Back to LanguageTool Homepage - Privacy - Imprint

Rule Editor - Exception Clause


I have been construction English rules for a while and I hope to post many of them soon. I think the Rule Editor in simple mode is a really great tool. However, I did not notice an exception clause that could be used to prevent false positives.

An example of this would be certain English words that should be located at the end of a sentence unless preceded by a form of the verb “to be”. An exception clause could be used to prevent false positives from occurring. The exception clause could have conditions such as [preceded by] and [followed by].

Please let me know what you think.



Can you give us an example in English please?


On Fr 19.04.2013, 06:54:19 you wrote:

However, I did not notice an exception clause that could be used to
prevent false positives.

I see… the thing is, we have to draw a line somewhere so the “simple
mode” doesn’t become a “complicated mode”. It would be great to have an
advanced mode that doesn’t require XML, but that is difficult to develop. Not
so much because programming it would be complicated, but getting a good
user interface seems hard.

If anybody wants to develop/design/plan such a tool, that’s very welcome.
No programming is required for that, just a well-thought out workflow.


Thanks Dnaber for the response. I understand the challenge of designing a complex user interface while also preserving simplicity of use. If I knew Java, I would take up the challenge.

Hi SafeTex,

Part of my reason for making this post is partially inspired by a post made by “patforkin”. Patforkin gave a number of examples including:

The child has gone to school alone every day.

I believe the correct version of this sentence should be:

Every day the child went to school alone.

In this case, the word “alone” should be at the end of the sentence. However, in the example below, the rule would be different:

She is alone all the time.

Correct me if I’m wrong, but the fact that “alone” is preceded by the present indicative form of the verb “to be” (in the third-person singular) changes things.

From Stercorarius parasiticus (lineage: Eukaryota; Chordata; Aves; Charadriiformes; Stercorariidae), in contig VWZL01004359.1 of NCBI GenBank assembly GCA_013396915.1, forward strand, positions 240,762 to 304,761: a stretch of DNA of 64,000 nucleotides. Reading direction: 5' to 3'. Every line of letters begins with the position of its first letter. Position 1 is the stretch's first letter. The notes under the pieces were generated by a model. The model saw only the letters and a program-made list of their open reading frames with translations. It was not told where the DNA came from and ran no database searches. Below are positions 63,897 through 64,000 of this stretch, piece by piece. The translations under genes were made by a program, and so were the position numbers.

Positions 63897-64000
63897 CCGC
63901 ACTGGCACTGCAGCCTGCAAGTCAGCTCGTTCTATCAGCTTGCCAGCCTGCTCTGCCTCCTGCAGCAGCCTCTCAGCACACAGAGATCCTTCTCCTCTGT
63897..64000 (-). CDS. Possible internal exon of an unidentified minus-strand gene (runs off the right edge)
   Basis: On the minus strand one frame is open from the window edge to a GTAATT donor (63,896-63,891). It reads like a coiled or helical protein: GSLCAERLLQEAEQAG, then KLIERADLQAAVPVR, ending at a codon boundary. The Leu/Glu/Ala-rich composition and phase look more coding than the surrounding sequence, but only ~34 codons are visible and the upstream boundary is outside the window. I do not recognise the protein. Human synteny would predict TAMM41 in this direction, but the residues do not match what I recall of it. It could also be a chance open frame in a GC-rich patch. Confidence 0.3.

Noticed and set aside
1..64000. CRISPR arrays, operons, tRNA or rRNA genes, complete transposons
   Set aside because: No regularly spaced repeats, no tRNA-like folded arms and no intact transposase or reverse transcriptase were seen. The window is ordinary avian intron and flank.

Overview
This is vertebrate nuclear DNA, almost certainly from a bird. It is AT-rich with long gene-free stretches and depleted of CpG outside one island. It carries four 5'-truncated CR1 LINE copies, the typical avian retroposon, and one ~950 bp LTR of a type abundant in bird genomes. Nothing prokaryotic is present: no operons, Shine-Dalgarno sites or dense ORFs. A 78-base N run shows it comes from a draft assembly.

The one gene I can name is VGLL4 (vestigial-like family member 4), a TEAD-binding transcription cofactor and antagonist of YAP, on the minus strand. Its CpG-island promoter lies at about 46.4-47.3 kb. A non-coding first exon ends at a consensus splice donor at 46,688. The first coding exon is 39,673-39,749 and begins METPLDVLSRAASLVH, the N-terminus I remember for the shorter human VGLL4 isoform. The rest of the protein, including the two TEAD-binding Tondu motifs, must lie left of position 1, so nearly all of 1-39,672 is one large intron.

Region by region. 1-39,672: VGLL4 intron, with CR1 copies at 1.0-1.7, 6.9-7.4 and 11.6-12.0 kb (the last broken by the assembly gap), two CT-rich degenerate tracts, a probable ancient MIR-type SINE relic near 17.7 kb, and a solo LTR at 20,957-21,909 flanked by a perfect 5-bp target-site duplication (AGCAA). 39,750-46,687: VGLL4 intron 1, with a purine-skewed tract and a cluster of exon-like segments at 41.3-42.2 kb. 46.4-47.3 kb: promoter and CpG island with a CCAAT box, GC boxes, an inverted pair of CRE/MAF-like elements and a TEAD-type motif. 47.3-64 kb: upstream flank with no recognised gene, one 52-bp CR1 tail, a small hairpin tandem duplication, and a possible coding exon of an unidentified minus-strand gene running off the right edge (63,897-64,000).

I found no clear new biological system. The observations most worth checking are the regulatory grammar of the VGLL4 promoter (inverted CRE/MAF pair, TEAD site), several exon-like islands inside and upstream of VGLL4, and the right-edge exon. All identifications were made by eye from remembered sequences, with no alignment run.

An exception handler would be great in this case.

I guess I will have to learn Java.

Hi Percy

I did comment on Patforkin’s idea and how difficult it would be to find incorrect sentences without getting loads of false alerts and not missing incorrect sentences either.

You want to spot ‘alone’ when it is not at the end of a sentence except after the verb ‘to be based’ on

‘She is alone all the time’.

Really, in your sentence, ‘alone’ IS at the end of the sentence (She is alone.) but you have added on an adverbial of time as you can do with almost any sentence.

I wonder if it is worth making an exception for the verb ‘to be’ therefore plus the fact that you have other sentences like

‘She likes to read alone in her bedroom’


Alone, you just can’t win.

where you don’t have the verb ‘to be’ but ‘alone’ is not at the end of a sentence

All this goes back to Patforkin’s surprise that ‘simple’ wrong sentences where not spotted by Language Tool.

As I said to him, it is very difficult to write rules for this type of word order phenomena in language.

I’m interested to see what you come up with

Best regards


Thanks for the follow-up SafeTex. It turns out that Microsoft Word does not catch these sequence errors either. So, I guess it’s safe to say that it may not be worth the effort to write an exception handler.

Thanks again.